January 19, 2007

1990 Joseph Drouhin Beaune Clos des Mouches, Burgundy (Part Two)

I had a scare yesterday. It was one of those moments where you quietly freak-out to yourself. I was doing a little digging into this wine in preparation for writing Part II and came across a review of it. The reviewer was looking at a number of Burgundies from 1990, both red and white. He exclaimed that he did not see what the big deal was surrounding Clos des Mouches. He found it thin, uninviting and not worthy of further investigation. Uh... say what? My first thought was how I would break this to all of you... I mean, I'm trying to build a little tension here.

Then I scrolled down to the bottom of the page and saw the post date. November of 1998. HA! That was 10 years ago. I did a little more research and discovered that this was when this wine was smack dab in the middle of the aforementioned "dumb" period. Dumb periods are like minefields to wine collectors. You have to be checking all of the time to make sure you get maximum enjoyment out of your investment. Or, you could just be like Cat and I and drink the freaking wine when it suits you (but after checking around, natch...).

But then I started this blog and now have to DELIVER. What if the wine blows? What if the whole thing was just one big waste of our collective time? Well, we'll just have to wait and see as I'm not cracking the magnum until tomorrow.

I did get confirmation that the wine is killer and that now is a good time to drink it. Maybe not the "best" time, but "best" is theoretical and we are all about practical action over here. Also, as a result of the confirmation I wanted to do a financial break down of this wine for you:

Purchased in 1993 for $90.00
Lot sold at auction in 1995 for average of $56/bottle or $120 for a magnum
Retail price in 2000 averaged about $60/bottle or $140 for a magnum
Last price review in 2006 had bottles around $150 and a magnum holding at $325 (updated!)
Restaurants are listing 1990 Clos des Mouches for between $300 and $500/bottle and around $700-$1000 for a magnum (updated... did more research and found a chart on proper valuation validated by Robert Parker)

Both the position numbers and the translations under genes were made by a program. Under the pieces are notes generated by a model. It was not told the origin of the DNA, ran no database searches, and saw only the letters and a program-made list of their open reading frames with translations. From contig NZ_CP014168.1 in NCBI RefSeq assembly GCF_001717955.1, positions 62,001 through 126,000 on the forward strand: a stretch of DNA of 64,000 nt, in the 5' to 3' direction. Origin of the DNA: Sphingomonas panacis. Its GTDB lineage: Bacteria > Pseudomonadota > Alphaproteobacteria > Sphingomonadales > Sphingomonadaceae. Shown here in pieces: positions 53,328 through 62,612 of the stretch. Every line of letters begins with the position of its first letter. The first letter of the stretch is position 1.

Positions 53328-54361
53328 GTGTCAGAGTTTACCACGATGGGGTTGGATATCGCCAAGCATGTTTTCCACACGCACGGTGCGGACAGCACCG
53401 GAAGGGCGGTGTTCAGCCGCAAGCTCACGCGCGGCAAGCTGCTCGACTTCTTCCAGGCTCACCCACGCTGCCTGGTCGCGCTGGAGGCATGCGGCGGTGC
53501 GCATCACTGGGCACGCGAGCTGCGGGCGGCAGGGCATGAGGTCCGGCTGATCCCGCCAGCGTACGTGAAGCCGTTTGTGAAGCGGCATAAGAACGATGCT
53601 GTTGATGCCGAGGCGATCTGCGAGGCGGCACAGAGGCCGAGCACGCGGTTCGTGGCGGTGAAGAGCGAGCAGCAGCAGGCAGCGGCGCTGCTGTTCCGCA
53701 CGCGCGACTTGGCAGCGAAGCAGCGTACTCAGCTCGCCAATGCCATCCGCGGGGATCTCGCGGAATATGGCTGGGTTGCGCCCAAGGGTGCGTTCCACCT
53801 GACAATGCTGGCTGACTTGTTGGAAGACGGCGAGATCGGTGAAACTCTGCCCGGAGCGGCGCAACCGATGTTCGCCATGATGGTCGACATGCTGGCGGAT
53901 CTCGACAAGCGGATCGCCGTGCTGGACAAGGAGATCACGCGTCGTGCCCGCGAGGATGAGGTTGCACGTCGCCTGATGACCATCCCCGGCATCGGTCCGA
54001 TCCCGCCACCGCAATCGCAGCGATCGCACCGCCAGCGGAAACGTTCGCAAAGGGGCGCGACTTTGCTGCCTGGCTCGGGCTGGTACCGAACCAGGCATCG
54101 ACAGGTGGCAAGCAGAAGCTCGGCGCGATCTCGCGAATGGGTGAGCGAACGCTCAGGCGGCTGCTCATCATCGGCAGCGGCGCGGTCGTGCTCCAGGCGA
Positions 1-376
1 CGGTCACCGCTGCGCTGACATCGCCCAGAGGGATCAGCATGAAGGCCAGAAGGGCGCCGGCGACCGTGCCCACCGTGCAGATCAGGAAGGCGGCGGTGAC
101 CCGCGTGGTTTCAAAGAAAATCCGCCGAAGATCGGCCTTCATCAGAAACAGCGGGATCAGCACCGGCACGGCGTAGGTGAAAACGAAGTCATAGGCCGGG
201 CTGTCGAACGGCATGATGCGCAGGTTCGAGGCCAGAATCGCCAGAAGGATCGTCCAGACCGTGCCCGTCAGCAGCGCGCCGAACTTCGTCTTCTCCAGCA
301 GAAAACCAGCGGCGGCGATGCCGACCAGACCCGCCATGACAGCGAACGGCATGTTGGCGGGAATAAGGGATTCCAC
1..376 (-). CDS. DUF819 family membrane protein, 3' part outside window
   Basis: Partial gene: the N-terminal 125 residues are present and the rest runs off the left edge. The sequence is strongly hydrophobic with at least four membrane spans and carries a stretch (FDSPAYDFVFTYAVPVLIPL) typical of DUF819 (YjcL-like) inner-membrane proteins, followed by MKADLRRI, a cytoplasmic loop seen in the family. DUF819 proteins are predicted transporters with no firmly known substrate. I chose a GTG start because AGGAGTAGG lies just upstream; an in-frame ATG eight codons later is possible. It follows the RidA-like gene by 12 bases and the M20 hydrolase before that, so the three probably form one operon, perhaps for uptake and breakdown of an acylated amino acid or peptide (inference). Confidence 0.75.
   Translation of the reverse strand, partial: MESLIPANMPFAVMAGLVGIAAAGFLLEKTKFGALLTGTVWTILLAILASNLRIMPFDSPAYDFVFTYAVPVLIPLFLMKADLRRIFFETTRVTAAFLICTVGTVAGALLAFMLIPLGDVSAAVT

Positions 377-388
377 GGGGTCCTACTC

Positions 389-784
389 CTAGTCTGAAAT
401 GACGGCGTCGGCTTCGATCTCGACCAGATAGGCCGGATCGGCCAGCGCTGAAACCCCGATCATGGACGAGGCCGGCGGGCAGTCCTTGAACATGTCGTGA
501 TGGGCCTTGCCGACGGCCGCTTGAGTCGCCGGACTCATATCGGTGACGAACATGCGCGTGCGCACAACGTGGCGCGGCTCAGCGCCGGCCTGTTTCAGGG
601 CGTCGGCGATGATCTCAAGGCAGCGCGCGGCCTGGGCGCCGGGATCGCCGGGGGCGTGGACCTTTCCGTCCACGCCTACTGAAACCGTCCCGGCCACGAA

Magnums tend to command a premium. I'm not exactly sure why, but my guess is that it is because they are more limited in availability and tend to age better due to the additional volume. I'll check this out and tell you what I learn.

Anyway, $90 to $1000 (updated!) - not bad for just sitting around and yes, I understand that $1000 is a restaurant price... just be patient. Auctions and restaurants are the only places to now buy this wine. My associate said that it will probably begin to appreciate quickly over the next two years as more reviewers are beginning to assign it a "drink now" designation.

Here's the deal, though. We don't collect wine. We drink it. We have great wine around so we can share it with friends and family and the investment quality is purely academic to us. And yet, it is still fun to see how wine appreciates in value.

Will tomorrow's tasting be worth $1000 for the experience? Probably not. Will each glass taste like $100? I sure hope so. I once had a $100 glass of 1900 Madeira (on New Year's in 1999!) and I have to say, it was pretty damned good. I'll let you know how we make out here tomorrow, once the deed is done.

No comments: